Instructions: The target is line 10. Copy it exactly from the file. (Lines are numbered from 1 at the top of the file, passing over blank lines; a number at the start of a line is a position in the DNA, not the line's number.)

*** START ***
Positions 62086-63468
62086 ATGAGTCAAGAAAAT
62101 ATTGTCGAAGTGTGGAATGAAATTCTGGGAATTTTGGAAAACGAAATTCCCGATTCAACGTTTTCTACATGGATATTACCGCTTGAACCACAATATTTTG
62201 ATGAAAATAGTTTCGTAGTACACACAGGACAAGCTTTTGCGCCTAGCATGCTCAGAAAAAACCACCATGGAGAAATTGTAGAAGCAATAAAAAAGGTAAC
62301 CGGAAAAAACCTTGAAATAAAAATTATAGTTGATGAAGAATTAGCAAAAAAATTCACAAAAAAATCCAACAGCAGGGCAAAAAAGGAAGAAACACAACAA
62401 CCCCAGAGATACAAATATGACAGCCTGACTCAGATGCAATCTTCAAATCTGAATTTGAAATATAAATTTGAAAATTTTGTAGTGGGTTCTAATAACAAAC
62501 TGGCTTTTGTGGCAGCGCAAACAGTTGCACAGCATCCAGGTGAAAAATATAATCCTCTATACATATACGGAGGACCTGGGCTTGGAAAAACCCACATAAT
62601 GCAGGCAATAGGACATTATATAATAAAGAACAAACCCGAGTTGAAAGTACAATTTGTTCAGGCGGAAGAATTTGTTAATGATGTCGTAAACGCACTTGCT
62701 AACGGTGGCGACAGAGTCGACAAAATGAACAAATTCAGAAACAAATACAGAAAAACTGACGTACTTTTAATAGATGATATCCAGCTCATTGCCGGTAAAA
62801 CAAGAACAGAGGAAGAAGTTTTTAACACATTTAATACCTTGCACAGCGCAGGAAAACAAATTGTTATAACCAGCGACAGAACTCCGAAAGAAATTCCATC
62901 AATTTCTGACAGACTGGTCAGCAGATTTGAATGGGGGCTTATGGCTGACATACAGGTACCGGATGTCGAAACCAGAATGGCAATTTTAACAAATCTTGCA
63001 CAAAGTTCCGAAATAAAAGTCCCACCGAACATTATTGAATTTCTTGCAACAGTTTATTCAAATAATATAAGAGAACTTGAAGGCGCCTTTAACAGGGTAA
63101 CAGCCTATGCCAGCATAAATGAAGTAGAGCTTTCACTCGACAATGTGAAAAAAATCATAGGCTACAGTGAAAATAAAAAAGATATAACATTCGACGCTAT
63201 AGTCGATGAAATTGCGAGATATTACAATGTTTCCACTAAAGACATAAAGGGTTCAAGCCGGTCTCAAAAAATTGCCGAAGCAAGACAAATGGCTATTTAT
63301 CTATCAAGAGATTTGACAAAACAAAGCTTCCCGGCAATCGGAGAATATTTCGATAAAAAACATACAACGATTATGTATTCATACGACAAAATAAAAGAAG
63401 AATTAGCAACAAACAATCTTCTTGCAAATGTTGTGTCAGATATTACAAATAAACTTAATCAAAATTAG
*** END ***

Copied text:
62801 CAAGAACAGAGGAAGAAGTTTTTAACACATTTAATACCTTGCACAGCGCAGGAAAACAAATTGTTATAACCAGCGACAGAACTCCGAAAGAAATTCCATC